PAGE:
Along with Paul and Joseph, I think the use of the term "essence", especially when this is given in reference to a "metaphysic" that is somehow Buddhist, is a huge problem in the authors analysis and is far from innocuous. Once you bring in the notion of shunyata/emptiness, the claim that Buddhism (at least in the form practiced by the current Dalai Lama) is giving some sort of essentialist account is simply false. In fact, it's hard to get more anti-essentialist than Buddhism (unless you go the nihilistic route).



No, this is exactly how memory works on typical Buddhist views of memory. On the Buddhist view there is no self to carry or transfer memories; so what makes these memories yours is just that the occur in a particular context. Indeed, this is the way everything works in Buddhist metaphysics: thinks are constantly destroyed and originated, so, say, the Dalai Lama's object is the Dalai Lama's not because there is any intrinsic property but because this particular object has a set of extrinsic relations to a stream of former 'past selves' going back to the Dalai Lama. That is, what makes this the Dalai Lama's object is merely that it has a continuous history that connects it to the Dalai Lama. Precisely one of the features of a high lama, though, is that, being less mired in the cycle of birth and rebirth, he has a more sensitive memory for the individual histories of things.

There's an old joke about a journalist going to see a farmer who was said to own Lincoln's old ax. When he saw it, he said to the farmer, "What's really remarkable is that it still looks brand new." And the farmer replied, "It should; the handle has been replaced three times and the head twice." One might say that on the Buddhist view everything is like Lincoln's ax. What makes it Lincoln's is nothing about the ax and everything about its history.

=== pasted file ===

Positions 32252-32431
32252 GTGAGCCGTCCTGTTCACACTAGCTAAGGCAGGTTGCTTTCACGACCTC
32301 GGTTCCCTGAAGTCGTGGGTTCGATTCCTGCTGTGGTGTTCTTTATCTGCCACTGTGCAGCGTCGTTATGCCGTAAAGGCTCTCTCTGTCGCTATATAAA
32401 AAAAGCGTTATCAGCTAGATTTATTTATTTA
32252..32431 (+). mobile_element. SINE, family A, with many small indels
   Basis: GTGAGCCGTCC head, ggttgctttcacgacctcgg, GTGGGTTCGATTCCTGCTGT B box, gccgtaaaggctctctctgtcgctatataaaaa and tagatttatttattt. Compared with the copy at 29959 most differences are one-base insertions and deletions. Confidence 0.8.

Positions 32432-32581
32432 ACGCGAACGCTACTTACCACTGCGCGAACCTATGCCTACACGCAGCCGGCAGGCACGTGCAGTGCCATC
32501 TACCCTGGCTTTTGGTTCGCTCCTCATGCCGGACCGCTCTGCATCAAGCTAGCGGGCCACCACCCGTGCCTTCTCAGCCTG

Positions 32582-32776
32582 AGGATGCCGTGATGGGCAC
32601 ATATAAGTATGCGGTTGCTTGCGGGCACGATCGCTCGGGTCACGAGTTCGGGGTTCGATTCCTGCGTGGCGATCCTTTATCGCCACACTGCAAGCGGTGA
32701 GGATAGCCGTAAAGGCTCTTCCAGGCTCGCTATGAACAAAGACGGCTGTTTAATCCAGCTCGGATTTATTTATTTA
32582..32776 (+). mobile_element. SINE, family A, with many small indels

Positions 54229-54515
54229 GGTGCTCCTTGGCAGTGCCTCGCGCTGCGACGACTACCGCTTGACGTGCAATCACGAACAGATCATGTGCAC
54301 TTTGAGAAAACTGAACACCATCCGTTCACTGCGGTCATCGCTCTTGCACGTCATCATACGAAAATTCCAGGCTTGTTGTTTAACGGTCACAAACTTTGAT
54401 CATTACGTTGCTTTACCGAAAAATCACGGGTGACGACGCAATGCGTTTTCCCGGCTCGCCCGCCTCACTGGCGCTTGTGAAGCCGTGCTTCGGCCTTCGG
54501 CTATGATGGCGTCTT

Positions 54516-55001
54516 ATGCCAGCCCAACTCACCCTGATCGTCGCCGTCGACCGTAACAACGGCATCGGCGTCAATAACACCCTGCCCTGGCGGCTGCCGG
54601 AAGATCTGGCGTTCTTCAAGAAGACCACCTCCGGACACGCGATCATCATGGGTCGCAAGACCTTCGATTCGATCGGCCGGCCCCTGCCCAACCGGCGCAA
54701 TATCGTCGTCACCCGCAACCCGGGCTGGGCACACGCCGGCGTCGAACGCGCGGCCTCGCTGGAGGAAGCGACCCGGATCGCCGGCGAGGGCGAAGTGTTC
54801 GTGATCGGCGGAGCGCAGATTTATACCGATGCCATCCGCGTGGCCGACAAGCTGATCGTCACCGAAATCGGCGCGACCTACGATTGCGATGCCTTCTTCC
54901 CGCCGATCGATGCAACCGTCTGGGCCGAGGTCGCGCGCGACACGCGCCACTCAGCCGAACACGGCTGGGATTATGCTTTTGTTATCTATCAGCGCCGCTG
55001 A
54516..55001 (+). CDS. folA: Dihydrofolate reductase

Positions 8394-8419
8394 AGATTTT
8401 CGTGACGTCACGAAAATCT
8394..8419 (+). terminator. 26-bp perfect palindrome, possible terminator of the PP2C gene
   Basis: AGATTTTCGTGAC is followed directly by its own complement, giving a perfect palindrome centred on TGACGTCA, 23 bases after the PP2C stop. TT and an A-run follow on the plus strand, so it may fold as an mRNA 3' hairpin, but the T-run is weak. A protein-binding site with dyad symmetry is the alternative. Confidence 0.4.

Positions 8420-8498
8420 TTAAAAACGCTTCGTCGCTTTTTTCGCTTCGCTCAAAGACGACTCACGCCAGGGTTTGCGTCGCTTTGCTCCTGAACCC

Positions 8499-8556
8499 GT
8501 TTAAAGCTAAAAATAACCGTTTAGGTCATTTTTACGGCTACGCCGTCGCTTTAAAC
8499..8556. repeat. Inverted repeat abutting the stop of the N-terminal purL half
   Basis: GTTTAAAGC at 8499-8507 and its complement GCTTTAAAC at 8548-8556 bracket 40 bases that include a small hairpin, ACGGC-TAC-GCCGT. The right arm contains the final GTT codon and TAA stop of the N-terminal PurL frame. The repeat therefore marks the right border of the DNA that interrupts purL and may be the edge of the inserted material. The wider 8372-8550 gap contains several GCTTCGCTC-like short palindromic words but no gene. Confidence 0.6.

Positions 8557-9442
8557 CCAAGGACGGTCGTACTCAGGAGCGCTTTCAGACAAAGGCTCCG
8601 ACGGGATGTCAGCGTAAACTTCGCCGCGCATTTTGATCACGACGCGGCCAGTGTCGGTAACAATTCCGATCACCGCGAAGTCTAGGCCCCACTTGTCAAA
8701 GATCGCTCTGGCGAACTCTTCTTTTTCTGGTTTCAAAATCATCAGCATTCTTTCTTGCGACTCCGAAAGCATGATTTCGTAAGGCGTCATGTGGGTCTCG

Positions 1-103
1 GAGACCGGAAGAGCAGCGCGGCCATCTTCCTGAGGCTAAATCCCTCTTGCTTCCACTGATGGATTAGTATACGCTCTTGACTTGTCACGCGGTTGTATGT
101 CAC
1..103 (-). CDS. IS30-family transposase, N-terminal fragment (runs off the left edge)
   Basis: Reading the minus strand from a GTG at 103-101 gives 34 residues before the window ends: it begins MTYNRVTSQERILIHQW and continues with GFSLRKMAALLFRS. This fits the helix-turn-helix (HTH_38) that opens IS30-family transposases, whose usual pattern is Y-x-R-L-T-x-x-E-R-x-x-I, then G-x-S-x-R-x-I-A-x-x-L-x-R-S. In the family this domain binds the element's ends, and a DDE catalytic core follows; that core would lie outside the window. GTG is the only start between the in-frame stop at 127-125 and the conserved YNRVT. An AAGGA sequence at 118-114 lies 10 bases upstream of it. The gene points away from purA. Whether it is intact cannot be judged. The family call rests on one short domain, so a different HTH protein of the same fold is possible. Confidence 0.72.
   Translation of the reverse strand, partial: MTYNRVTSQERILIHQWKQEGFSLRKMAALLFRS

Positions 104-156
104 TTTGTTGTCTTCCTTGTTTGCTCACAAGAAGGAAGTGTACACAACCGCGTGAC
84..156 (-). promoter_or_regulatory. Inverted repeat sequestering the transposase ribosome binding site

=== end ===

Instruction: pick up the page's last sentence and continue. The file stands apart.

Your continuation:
Brandon & Kevin,
I think the confusion is the word essence... All that Bloom & Gelman are saying is that there is a belief that there is an invisible property that is unique to an individual object and one which can be identified by the previous owner. I don't know about Buddhist metaphysics or models of memory but the reports do sound very much in the realms of essentialist thinking as reported.

By the way, there are two types of essentialism recognised in Western philosophy including haecceity and quiddity.

I like the ax story but I would argue that if the ax had been used to kill someone, then even though all the parts had been replaced you would still be reluctant to hold it.. Where in the history of the ax is this murder?

"SuperSense: Why We Believe the Unbelievable"

It's not about memory from past lives. In their paper they discuss the boy selecting a plain drum (the authentic one) over an ornate drum. They quote a source who wrote: "Thus, the boy demonstrated his occult powers, which were capable of revealing the most secret phenomena." Remembering which of two very different items you once owned would not typically be described as an occult power. The powers in question obviously refer to discerning "the most secret phenomena," e.g. invisible essences.


Remembering which of two different items you once owned would certainly be described as an occult power if you have not owned them in this lifetime but only in a former lifetime.

That is exactly the scenario under consideration here.

Remembering which of two different items you once owned would certainly be described as an occult power if you have not owned them in this lifetime but only in a former lifetime.

It's only an occult power in certain views. In Buddhism, this is just a normal part of how things work -- no special powers. To the Dalai Lama, or any Buddhist for that matter, remembering a past life is not really that different to remembering something from your childhood. Ignoring the specifics, essentialism isn't really a Buddhist concept in the first place. The people who did the research for this study should have known that before trying to say anything about a specific ritual in a specific sect of Buddhism. Instead, they didn't do their homework, or didn't care about what they were saying about some antiquated religious ritual, and now they come off looking a bit stupid. It's certainly not very scientific.